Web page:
On January 22, 1973, the Supreme Court issued its decision in Roe v. Wade. Holding that a woman’s substantive due process right to terminate her pregnancy in the early months outweighed state interests in maternal health and fetal protection, the Court struck down a Texas law permitting abortions only to save the life of the mother. This series is divided into three volumes, with each part containing multiple case studies. Volume One (two books) considers legislative initiatives; Volume Two (two books) reviews executive initiatives; and Volume Three (one book) examines judicial nominations. Abortion funding, clinic access legislation, freedom of choice and human life legislative proposals, and proposed constitutional amendments are considered in Part One. Presidential positions, federal family planning regulation (domestic and international), fetal tissue research, and governmental briefs and arguments in abortion-related Supreme Court litigation are the subject of Part Two.First published in 1995. Routledge is an imprint of Taylor & Francis, an informa company.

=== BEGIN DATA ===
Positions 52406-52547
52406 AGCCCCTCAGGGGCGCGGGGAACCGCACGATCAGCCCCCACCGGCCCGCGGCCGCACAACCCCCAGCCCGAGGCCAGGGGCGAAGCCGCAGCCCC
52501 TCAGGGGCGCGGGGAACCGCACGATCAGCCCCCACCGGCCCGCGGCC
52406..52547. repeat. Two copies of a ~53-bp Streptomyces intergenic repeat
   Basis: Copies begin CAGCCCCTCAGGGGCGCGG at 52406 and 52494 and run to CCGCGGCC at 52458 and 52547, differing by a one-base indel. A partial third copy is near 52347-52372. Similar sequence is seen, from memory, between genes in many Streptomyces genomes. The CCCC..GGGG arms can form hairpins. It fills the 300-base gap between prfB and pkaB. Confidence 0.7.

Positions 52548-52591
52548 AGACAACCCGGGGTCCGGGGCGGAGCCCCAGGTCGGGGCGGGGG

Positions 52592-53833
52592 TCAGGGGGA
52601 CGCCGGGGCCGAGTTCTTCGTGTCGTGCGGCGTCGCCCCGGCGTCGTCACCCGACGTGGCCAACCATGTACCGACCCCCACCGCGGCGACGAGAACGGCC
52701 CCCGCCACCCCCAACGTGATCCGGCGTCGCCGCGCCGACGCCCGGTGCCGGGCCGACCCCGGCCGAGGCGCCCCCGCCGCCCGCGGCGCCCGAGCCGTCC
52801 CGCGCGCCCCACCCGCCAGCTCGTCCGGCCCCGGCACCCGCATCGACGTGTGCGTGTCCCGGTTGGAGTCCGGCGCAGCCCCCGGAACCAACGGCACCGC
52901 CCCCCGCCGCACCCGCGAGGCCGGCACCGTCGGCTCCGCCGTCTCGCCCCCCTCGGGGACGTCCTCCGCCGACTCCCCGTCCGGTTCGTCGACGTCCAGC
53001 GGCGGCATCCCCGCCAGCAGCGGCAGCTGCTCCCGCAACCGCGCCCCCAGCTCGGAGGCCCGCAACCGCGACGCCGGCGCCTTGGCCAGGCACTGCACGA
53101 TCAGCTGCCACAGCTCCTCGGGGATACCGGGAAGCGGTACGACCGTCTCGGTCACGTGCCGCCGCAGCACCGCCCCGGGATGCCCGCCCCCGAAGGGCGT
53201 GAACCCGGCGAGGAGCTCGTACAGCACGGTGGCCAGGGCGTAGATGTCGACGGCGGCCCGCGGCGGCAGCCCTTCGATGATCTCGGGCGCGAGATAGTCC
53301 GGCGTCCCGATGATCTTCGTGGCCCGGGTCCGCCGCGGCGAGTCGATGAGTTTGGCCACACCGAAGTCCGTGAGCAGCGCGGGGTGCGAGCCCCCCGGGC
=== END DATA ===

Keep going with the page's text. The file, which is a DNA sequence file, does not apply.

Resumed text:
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VOLUME III: JUDICIAL NOMINATIONS, Justice Sandra Day O’Connor, Justice Antonin Scalia and Chief Justice William Rehnquist, The Nomination of Robert Bork.
Neal Devins is Goodrich Professor of Law, Professor of Government, and Director of the Institute of Bill of Rights Law at the William & Mary School of Law. Among his books are Shaping Constitutional Values: The Supreme Court, Elected Government, and the Abortion Dispute; The Democratic Constitution (coauthored with Louis Fisher); and A Year at the Supreme Court (coedited with Davison Douglas.